My Theatre

26 June 2018

A Square’s Journey through Luminato 2018

By // Theatre (Toronto)

A theme you will find in my reviews of Luminato shows is that I tend to feel like the festival is not really for me. I have fairly conventional theatre taste and fairly passive political beliefs (at least among the liberal consensus of my community) so Luminato’s artsy, brazen, avant-garde vibe is really just not my thing. Though I recognize the importance of art of this nature and am grateful for its boundary pushing once the effects trickle down into my preferred mainstream fare, I mostly find it annoying.

Take, for example, Tables Turned, a modern multimedia experiment from Tapestry Opera that plays with classic films and a fan’s relationship to that which she idolizes, looping snippets of footage (mostly Sound of Music, tbh) as a soprano mimics the odd sounds with her own complementary wails. Carla Huhtanen is a brilliant performer, her voice powerful and perfectly controlled and her emotional performance grounded and dedicated. Tables Turned felt, nevertheless, interminable. It was the sort of outside-the-box work that is surely someone else’s favourite thing in the entire world but, to me, it was painfully boring and irredeemably alienating in its determined dissonance.

Belarus Free Theatre’s Burning Doors presented a similar but different problem for me. While the reductive grump in me really wanted to call Tables Turned stupid, Burning Doors is definitely not that. It’s protest theatre- banned in the company’s hometown of Minsk- well thought-out, well rehearsed, and inarguably super important (it’s about the cruel imprisonment of Russian and Ukrainian artists and the suppression of protest). But I just kind of hated it. I know “liking it” was not the point, but the horrors in Burning Doors’ story are easily understood by simply reading the pre-show projections, what follows is bludgeoning of the point. It’s stylish and hard-edged and in Russian, We don’t spend nearly enough time with any one character and, though many of the scenes are about eight times longer than they need be, nothing is given the space to breathe let alone haunt. There are lots of moments of big showy impact in Burning Doors but on an emotional level it never grows much beyond the outrage you really ought to feel already.

But, while I feel like most of the festival is plain old not for me, I suspect The Fever was purposefully made for the me’s of the Luminato crowd. I despise audience participation, partly because it fills my back-row-dwelling heart with exposure-related fear and partly because I’m just really not a joiner (I quit all team sports by age 13, I’m impervious to peer pressure, for crying out loud I tried out every job in theatre and decided the only one I liked was “audience member”). 600 Highwaymen’s exercise in collective storytelling acts like a challenge to the many people who feel similarly skeptical about theatrical interaction. You cannot not get involved, no matter how little eye contact you make with the artists or how hard you pray “please just leave me be”. When the performance begins, you don’t know who the cast is or even how many of them there are. They emerge gradually from the crowd of participants, each new introduction representing an increasingly marginalized group (an older man, a young black man, a transgender person). An audience of bystanders is forced to examine whom they’re compelled to stand up for and whom they’re willing to stand beside. For me, it started out as a deeply self-centered exercise- I was reminding myself to breathe, sometimes trying not to cry from stress, focusing fanatically on individual instructions so my brain didn’t have room to think “why are you doing this?”. I like to think that most of the room was on that journey with me, our heartbeats collectively raised out of strange irrational fear as we moved from self-conscious inhibition to a place of communal release. The breakthrough at my performance came when an actor asked “the strongest person in the room” to stand up and help him. All the other requests had been simply for “someone” and eventually they would ask for “the youngest”, a quantifiable identifier that could be determined by an educated guess. But “strongest” made everyone freeze. We were so determined to do everything right, we were so afraid of what we thought of each other. To their credit, none of the young men with showily developed forearms stood up to presume the title belonged to them. Eventually, the woman seated next to me, maybe the smallest woman in the room, stood up to perform the task of the “strongest” herself. Maybe she was a ballet dancer or yoga teacher or some other form of powerful physical entity contained in a tiny frame, but that wasn’t what the room was thinking about when every person in it burst into simultaneous applause and relieved laughter. The tiny woman had redefined the request to mean whatever worked for her and stood up despite knowing no one was thinking she should. All of a sudden we were in this together and that irrational mistrust of our community’s opinions seemed to matter so much less. We stood, we danced, we told a story together. I barely remember what the story was, because The Fever on paper is basically nothing. The Fever is the people in the room doing something together and half the thrill is that we’re all so scared. It worked for me precisely because I’m the conservative, walled-off square who can’t connect with Luminato.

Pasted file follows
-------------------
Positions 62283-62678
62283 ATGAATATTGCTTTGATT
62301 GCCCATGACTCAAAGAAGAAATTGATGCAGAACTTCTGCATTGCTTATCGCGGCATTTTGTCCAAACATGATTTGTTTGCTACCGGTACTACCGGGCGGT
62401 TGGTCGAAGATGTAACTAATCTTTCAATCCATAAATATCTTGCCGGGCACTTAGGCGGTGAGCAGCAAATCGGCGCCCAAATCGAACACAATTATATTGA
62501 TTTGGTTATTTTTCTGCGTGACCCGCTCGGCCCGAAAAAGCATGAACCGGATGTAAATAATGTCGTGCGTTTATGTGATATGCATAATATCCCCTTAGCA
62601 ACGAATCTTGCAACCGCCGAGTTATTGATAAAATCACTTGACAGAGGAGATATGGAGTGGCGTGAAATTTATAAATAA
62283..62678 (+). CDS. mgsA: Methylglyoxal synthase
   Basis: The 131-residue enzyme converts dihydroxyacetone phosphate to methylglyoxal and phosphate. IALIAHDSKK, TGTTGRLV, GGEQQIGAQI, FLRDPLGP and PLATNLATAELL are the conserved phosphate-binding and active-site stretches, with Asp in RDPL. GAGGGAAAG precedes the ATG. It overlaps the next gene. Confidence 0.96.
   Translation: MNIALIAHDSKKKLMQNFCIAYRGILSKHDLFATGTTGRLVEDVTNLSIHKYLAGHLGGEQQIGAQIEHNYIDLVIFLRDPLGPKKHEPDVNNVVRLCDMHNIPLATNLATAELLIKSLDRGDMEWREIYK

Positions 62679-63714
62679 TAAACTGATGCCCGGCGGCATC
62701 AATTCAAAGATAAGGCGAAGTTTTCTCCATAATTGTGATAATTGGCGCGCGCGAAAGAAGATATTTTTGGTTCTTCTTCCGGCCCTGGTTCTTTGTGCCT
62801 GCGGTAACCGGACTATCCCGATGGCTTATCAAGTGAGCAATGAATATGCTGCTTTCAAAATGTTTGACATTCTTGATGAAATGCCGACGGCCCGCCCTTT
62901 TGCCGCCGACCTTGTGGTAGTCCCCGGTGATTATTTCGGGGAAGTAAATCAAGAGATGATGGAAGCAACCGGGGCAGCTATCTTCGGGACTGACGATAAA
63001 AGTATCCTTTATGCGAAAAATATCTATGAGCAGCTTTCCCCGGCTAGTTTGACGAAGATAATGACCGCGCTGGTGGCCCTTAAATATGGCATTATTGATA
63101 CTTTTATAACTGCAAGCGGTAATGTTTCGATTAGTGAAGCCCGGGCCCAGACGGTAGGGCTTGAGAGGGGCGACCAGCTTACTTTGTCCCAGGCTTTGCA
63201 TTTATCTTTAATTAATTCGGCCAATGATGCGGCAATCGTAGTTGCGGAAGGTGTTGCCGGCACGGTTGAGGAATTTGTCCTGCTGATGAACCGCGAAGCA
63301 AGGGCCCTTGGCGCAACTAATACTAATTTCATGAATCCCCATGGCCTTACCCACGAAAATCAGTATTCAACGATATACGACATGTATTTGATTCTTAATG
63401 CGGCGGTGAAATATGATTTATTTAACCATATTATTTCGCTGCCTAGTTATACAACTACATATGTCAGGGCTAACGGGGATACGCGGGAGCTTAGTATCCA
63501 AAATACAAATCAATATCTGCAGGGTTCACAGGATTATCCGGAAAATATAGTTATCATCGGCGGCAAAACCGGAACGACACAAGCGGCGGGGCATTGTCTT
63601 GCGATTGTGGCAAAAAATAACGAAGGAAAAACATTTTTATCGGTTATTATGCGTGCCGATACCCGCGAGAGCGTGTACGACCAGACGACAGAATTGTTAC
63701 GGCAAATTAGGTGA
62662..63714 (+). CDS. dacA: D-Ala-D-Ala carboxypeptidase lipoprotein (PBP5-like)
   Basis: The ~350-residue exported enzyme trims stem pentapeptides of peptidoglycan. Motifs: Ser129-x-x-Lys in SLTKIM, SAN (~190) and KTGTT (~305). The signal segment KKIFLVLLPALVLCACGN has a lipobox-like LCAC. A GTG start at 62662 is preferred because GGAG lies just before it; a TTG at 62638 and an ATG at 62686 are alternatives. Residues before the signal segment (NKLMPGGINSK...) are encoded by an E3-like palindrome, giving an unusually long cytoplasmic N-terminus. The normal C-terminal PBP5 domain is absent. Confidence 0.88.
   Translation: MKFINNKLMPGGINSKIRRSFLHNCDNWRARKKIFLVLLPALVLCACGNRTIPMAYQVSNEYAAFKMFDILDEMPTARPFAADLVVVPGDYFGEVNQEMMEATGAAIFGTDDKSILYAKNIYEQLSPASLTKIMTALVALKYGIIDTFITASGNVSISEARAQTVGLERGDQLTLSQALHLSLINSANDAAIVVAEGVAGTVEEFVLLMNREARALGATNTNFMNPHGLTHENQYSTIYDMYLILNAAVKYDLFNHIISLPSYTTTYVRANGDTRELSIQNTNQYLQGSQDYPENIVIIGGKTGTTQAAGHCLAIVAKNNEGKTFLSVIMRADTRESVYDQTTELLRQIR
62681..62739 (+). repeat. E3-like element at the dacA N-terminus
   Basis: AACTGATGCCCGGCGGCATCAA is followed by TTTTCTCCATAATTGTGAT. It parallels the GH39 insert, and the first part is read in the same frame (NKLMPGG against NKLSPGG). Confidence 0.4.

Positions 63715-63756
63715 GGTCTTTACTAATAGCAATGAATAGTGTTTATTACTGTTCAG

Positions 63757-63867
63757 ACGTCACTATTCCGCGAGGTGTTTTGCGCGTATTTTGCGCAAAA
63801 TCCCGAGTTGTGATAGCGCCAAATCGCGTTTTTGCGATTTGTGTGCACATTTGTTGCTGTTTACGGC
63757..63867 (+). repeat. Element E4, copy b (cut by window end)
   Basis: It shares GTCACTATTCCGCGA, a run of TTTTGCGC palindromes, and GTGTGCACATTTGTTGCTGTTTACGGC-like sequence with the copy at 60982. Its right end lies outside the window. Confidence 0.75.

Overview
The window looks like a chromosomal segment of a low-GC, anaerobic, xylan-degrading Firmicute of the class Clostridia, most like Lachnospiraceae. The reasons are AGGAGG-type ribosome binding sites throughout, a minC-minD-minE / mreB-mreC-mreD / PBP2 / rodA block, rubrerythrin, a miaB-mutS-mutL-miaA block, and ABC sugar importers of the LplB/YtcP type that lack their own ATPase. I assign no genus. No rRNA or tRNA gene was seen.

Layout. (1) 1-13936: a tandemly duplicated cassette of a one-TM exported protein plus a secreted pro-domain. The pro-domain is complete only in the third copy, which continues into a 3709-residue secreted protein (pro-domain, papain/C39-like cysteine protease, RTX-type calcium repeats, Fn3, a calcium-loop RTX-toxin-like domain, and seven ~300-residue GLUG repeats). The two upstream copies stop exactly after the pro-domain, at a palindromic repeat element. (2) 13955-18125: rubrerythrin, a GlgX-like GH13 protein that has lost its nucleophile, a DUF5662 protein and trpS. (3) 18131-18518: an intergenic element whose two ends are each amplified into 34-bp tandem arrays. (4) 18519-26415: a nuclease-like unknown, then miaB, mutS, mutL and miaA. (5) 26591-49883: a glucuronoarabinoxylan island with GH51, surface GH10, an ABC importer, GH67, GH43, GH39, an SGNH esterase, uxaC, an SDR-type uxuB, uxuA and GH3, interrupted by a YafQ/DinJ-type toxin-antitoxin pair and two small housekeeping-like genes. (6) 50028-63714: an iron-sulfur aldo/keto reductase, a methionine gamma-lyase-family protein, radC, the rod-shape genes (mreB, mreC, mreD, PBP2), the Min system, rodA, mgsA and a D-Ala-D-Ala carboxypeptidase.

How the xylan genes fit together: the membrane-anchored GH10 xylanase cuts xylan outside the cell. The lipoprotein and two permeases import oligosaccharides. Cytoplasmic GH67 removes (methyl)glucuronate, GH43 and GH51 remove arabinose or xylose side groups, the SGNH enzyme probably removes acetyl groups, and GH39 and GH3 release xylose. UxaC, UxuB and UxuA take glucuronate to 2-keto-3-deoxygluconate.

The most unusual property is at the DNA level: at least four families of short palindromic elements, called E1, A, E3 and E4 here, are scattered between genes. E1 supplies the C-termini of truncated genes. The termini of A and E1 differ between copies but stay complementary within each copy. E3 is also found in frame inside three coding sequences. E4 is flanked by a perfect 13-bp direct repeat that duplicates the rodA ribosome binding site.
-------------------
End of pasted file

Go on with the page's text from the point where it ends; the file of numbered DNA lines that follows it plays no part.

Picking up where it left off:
The final show I saw at the festival didn’t feel like the festival at all. Out the Window was developed with The Theatre Centre and is a rare Luminato performance that feels like Toronto Theatre. I get grumpy about the festival’s obsession with international artists so it was nice to see a story about this city presented by artists who live and work here, filling in the spaces between well-funded festivals with quiet hard work and steady persistence. Written by Liza Balkan who is also the main character (played by Sarah Kitz), Out the Window is a piece of verbatim docutheatre about the 2000 death of a mentally ill Hungarian immigrant named Otto Vass and the ensuing trial of the four police officers charged with beating the literal life out of him. The second half of the performance is a structured discussion about the piece and the issues it deals with, with food and house lights and an open invitation for the audience to join the performers on stage in a “living room” atmosphere. It’s a thoughtful addition to the play and presenting it as a second half rather than a post-show talkback insightfully forces the audience to stay and listen even if we find it uncomfortable to do so. Like Burning Doors, Out the Window is a difficult, politically-charged true story but, unlike Burning Doors, it’s emotionally anchored in characters we get to spend some time with, focused tightly on a single case but still open to the epidemic problems that inform that one single case. I generally dislike docutheatre because the artist-as-character conceit can be naval-gazing and the actors usually resort to broad caricature in order to play tons of different roles. Out the Window is a little different. While the self-consciousness of the scenes directly about writing the play still grate slightly, Balkan was a witness to the crime and a participant in the court case so her presence in the story is not forced and the writing is focused enough that the only performer who plays two different speaking roles is James Graham who leaves his police officer character behind for a very short speech as Vass’ young son. The cast is uniformly excellent (David Ferry in particular stands out as a ruthless defence attorney) and, though no one but Liza is given a name, everyone is given a voice no matter how little we want to hear from them. It didn’t feel like Luminato, but it was the best of Luminato; take from that what you will.